In light of the Solyndra scandal, many people are naturally calling for an end to government subsidies and mandates propping up particular technologies in the energy sector. This understandably terrifies those who have already invested large sums in the green bandwagon, and now they are telling taxpayers and consumers, “Nothing to see here, keep moving along.” Yet as IER has pointed out in its posts on Abengoa and Iberdrola, the corruption in government support of green (or “clean”) technologies isn’t limited to the one bad apple of Solyndra.
Investors Defend the Green Gravy Train
A recent Reuters story explains that green investors are rushing to defend the process that showers them with taxpayer backstop for their loans:
U.S. renewable energy investors defended the government energy loan program at the center of the political firestorm ignited by the high-profile collapse of solar panel maker Solyndra, one of the program’s beneficiaries.
Partners at top private equity firms that have participated in the government’s loan guarantee program for alternative energy described the program’s review process for applicants as “robust” and even more in-depth than in the private sector.
“It’s probably the toughest due-diligence exercise that any of us had ever experienced,” Neil Auerbach, a managing partner at Hudson Clean Energy Partners, a private equity firm that invests in the sector, told the Retech renewable energy conference in Washington on Wednesday.
Auerbach said his experience with the loan guarantee program might reflect the Energy Department’s applying lessons it learned after approving earlier projects, such as Solyndra.
“What we might have seen over these 40 loan guarantee approvals is a program start with a prototype — the first one through the chute was Solyndra — then successive screw-tightening exercises that were going on,” said Auerbach, a former partner with Goldman Sachs.
Solopower, a solar company backed by Auerbach’s fund, received a $197 million loan guarantee this year to retrofit a solar manufacturing plant in Wilsonville, Oregon.
Ed Feo, a managing partner at USRG Renewable Finance, said he also found that the level of detail required for the federal program was more than he was used to. He said in his experience the agency conducted “rigorous” oversight.
Feo said the loan guarantee program should not be blamed for the fall of Solyndra but should judged on the basis of all its investments, not just those involving a single company.
“If you want to innovate and you want to facilitate innovation, you have to accept the fact sometimes things don’t work and there’s a cost associated with that,” Feo said.
Feo is simply wrong in the quotation bolded above, when he implies that—aww shucks—taxpayers will just have to sometimes eat half a billion dollars and tolerate FBI investigations if they want “innovation.” On the contrary, at one point this country was supposed to be a free market, in which the government left innovation—and more specifically, the determination of how energy would be produced and distributed—to the voluntary private sector.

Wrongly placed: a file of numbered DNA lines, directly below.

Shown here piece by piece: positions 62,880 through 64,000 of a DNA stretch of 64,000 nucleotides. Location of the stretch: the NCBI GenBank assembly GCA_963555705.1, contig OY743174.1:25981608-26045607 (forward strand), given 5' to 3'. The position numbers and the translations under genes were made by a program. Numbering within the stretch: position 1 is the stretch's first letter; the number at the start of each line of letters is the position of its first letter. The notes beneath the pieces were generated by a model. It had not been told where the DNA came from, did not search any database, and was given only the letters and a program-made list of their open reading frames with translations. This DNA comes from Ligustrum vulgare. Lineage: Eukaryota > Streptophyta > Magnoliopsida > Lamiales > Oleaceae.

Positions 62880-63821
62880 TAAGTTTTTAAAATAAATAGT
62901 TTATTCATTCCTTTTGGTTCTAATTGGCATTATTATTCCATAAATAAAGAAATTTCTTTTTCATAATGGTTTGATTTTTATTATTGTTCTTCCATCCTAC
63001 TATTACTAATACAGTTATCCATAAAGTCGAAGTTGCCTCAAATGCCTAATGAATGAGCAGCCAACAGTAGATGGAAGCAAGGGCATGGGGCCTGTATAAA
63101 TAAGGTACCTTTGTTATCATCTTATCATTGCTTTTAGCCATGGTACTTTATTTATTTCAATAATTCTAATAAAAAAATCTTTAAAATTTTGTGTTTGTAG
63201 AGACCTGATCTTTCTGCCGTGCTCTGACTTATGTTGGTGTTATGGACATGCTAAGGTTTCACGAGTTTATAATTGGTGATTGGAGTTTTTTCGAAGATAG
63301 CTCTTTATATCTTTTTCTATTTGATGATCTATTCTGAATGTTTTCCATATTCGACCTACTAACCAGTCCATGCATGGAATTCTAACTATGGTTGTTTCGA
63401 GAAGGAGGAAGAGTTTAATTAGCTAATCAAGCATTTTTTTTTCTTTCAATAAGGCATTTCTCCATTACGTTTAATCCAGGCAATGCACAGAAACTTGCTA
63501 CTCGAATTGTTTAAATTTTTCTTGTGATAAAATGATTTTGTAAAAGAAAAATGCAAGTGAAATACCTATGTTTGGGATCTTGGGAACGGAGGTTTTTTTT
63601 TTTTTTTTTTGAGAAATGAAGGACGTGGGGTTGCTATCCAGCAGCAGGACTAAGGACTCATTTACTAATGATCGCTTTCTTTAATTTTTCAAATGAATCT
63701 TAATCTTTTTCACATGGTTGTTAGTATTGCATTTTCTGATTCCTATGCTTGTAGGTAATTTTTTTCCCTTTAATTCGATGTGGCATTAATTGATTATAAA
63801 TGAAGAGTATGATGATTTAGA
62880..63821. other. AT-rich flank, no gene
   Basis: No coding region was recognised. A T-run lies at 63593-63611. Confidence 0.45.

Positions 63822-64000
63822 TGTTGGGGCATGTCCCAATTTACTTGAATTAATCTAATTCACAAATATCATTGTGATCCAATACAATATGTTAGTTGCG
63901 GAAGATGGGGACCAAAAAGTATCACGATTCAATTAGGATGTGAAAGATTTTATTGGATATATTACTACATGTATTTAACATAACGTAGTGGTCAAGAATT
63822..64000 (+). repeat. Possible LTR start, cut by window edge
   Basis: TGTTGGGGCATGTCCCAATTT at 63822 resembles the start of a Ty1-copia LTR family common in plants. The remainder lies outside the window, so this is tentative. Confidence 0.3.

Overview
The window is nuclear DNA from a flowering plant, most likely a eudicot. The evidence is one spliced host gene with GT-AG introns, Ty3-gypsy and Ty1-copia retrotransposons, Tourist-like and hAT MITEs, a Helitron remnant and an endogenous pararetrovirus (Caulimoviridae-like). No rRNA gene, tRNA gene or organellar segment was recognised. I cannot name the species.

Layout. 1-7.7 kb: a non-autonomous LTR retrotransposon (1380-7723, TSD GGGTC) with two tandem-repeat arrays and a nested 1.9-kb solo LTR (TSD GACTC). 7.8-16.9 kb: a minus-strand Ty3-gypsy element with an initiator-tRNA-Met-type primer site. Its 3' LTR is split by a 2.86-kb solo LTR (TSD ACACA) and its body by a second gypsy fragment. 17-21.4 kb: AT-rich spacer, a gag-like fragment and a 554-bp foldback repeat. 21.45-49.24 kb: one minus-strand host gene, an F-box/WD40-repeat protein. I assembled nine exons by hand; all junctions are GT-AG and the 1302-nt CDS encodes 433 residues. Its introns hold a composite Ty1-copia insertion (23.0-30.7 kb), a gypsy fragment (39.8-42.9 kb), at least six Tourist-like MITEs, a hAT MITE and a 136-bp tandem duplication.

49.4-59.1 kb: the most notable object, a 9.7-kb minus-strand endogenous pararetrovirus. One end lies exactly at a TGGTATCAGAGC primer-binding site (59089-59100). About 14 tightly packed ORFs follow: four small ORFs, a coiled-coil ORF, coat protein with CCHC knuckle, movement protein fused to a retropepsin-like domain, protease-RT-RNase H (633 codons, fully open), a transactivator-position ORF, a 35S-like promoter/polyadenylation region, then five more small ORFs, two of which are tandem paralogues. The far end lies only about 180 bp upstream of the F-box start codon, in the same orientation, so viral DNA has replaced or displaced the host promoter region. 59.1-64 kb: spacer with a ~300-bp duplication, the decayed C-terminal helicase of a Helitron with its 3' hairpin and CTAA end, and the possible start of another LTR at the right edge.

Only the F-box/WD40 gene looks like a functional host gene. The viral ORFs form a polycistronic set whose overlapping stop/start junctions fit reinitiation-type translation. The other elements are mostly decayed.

Besides their obvious self-serving bias in defending the government’s loan guarantees, the green investors quoted above are confusing bureaucracy with actual safeguards. By its very nature, government operations are inefficient and choked with red tape. Any small business owner recognizes the labyrinthine complexity of the tax code and labor laws. Yet these codes are riddled with carve-outs and privileges for special interests. That’s partly why the codes are so complicated.
It’s the same thing with “green” guarantees. The government can’t simply guarantee every loan application with “renewable” in the description; the Treasury would be bankrupt in a month. (Or rather, it would be officially bankrupt, as opposed to its current status as merely unofficially bankrupt.) So the government has to put up barriers, to make sure the gravy gets steered only to those people who really lobby for it.
Despite the defenses of those who are currently enjoying the program, the government’s loan guarantees for green projects are turning out to be more and more crooked. Currently 14 such grants are under investigation. Solyndra wasn’t a lone bad apple.
It would be nice to think that the bureaucratic hurdles for such loan guarantees dovetail perfectly with the requirements for a sensible business plan. But we know that must not be true: If it were, the investors wouldn’t need taxpayer backstops, they would go to the private capital markets for funding.
If the goal instead is to frankly subsidize bad business ventures, because of a non-financial concern for environmental objectives, then officials should at least have the decency to be frank with the American taxpayers that that’s what is going on here.